The Air-line eagle. (Gainesville, Ga.) 1860-18??
Place of Publication:
- Gainesville, Hall county
Dates of publication:
- Gainesville (Ga.)--Newspapers.
- Georgia--Hall County.--fast--(OCoLC)fst01211767
- Hall County (Ga.)--Newspapers.
- Also on microfilm: Athens, Ga. : University of Georgia Libraries.
- Description based on: Vol. 1, no. 28 (Feb. 9, 1861).
The Air-line eagle. April 4, 1861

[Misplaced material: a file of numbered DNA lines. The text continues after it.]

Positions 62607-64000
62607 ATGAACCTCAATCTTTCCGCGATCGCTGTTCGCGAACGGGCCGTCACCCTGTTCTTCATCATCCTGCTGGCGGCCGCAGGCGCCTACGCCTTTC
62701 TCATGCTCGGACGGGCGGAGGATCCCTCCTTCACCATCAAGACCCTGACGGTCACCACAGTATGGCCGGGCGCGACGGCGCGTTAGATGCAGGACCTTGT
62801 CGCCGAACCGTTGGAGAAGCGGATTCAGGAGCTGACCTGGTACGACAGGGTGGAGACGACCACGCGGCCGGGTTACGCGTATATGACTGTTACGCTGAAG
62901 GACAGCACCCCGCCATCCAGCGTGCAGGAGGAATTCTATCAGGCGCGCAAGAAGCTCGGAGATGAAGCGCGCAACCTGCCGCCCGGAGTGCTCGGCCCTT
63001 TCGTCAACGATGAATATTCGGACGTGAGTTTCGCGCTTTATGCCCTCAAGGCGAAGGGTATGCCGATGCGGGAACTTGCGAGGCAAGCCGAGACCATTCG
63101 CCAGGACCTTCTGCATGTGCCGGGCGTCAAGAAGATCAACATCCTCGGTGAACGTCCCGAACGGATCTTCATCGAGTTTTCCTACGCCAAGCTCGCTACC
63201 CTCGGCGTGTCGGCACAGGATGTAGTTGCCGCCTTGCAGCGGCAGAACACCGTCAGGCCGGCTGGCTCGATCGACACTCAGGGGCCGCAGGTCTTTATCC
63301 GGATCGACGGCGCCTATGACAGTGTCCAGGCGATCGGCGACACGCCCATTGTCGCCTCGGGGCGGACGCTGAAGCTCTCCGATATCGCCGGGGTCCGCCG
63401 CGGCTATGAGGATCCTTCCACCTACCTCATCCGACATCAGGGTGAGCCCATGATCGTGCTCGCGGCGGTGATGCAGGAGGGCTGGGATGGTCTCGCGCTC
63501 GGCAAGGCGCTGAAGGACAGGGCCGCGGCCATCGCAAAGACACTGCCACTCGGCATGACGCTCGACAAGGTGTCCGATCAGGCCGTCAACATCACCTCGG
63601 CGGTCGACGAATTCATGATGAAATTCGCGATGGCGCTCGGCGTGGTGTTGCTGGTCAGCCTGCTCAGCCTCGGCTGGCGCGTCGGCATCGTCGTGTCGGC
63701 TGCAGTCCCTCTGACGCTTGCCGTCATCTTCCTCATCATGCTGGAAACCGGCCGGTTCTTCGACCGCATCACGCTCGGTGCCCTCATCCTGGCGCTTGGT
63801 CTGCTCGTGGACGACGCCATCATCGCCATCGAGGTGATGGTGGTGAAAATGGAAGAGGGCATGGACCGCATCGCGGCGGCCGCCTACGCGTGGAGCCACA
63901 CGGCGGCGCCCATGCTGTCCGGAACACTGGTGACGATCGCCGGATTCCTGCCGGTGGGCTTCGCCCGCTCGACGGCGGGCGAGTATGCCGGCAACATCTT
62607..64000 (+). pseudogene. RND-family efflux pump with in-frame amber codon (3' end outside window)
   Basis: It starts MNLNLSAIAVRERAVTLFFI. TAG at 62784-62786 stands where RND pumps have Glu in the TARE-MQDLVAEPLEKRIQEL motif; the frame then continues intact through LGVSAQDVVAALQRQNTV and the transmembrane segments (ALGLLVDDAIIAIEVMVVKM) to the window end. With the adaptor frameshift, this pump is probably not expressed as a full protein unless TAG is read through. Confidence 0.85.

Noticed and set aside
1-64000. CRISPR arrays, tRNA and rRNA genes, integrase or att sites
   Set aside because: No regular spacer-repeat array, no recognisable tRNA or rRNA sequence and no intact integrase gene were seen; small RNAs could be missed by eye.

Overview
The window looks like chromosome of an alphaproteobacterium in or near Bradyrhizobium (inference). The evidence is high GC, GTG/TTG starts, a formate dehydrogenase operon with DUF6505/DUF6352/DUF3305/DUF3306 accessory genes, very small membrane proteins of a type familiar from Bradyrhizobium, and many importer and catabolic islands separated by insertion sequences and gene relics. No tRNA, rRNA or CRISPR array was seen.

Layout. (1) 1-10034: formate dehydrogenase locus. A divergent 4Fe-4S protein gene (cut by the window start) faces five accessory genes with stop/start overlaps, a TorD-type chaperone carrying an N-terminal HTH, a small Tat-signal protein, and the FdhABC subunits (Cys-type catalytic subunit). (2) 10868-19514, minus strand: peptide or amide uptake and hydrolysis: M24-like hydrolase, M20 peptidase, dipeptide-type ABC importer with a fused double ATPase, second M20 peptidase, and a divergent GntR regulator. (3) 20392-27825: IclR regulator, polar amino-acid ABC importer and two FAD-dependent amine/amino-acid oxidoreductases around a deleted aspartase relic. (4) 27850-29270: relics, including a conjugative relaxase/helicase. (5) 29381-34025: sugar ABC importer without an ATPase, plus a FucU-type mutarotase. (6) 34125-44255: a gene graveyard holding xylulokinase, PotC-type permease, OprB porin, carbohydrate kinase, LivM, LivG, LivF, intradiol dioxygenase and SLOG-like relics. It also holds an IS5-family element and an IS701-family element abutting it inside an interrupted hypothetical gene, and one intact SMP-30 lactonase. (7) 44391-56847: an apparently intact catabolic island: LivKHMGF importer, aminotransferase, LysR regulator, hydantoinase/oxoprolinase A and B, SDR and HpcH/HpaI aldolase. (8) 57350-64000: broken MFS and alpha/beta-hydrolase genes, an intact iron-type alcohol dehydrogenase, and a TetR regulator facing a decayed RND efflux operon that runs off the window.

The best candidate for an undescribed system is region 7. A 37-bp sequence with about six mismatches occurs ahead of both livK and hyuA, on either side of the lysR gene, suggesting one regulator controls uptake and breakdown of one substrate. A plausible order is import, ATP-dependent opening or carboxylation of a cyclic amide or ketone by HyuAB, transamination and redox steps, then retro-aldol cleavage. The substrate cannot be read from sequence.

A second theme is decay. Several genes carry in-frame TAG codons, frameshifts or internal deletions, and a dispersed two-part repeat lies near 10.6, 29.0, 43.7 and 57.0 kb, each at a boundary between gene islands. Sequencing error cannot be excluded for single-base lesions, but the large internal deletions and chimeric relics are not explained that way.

W. H. Mitchell began publishing the prospectus for his weekly newspaper, the Air-Line Eagle, in July 1860. Mitchell informed readers to expect the Eagle by August of 1860 and announced the paper would be “independent in all things and neutral in nothing.” Mitchell intentionally avoided partisanship, which led to tensions with subscribers that wanted Mitchell to take a political stance regarding the tumultuous 1860 presidential campaign. The Eagle disappeared in 1861, but reemerged under a new owner in 1865. W. J. Sloan began advertising the revived title in late 1865 and claimed that the new Eagle, although published in the same place and sharing the same name, would have nothing to do with the original Air-Line Eagle. Despite these assertions, Sloan also avoided partisan editorials during his time with the paper. By 1867, Colonel John E. Redwine was editor and proprietor of the Eagle, and he steered the paper in favor of the Georgia Democratic Party. In 1871, Redwine changed the paper’s masthead to the Gainesville Eagle which continued as the publication’s title until 1947. M. Van Estes joined Redwine as an editor in 1873, and the two attempted to expand the Eagle by printing a tri-weekly and weekly edition. The tri-weekly experiment lasted for less than a year, but the Eagle continued to grow, which necessitated the hiring of John Blatts as publisher. In 1879, Colonel H. W. J. Ham, future owner and editor of the Georgia Cracker, joined Redwine as a co-editor of the Eagle. After fourteen years managing the Eagle, Redwine retired from journalism and sold his controlling interest to Ham and Loveless. Loveless left the paper before the end of 1881, and Ham sold out to Milton A. Smith in early 1882. In late 1883, a stock company purchased the Eagle, and Smith left to establish the Piedmont Press. The Gainesville Eagle and Piedmont Press merged under one stock company in 1885 to become the Eagle and Press with J. H. Butt and John Blatts as editors. The paper’s title returned to the Gainesville Eagle less than a year later. In early 1893, W. H. Craig and J.H. Williamson formed The Eagle Publishing Company and purchased the Eagle. Craig held controlling interest in the company until he left in 1907 to establish the Gainesville Herald. Guy Clopton and J. C. Otwell were elected editors and business managers of the paper, but they held those positions for less than a year. Craig, who retained partial ownership of the Eagle Publishing Company when he departed, returned and re-acquired controlling interest in late 1908. The Eagle became the Gainesville Daily Times in 1947 and eventually became the Times which publishes today as Gainesville’s legal organ.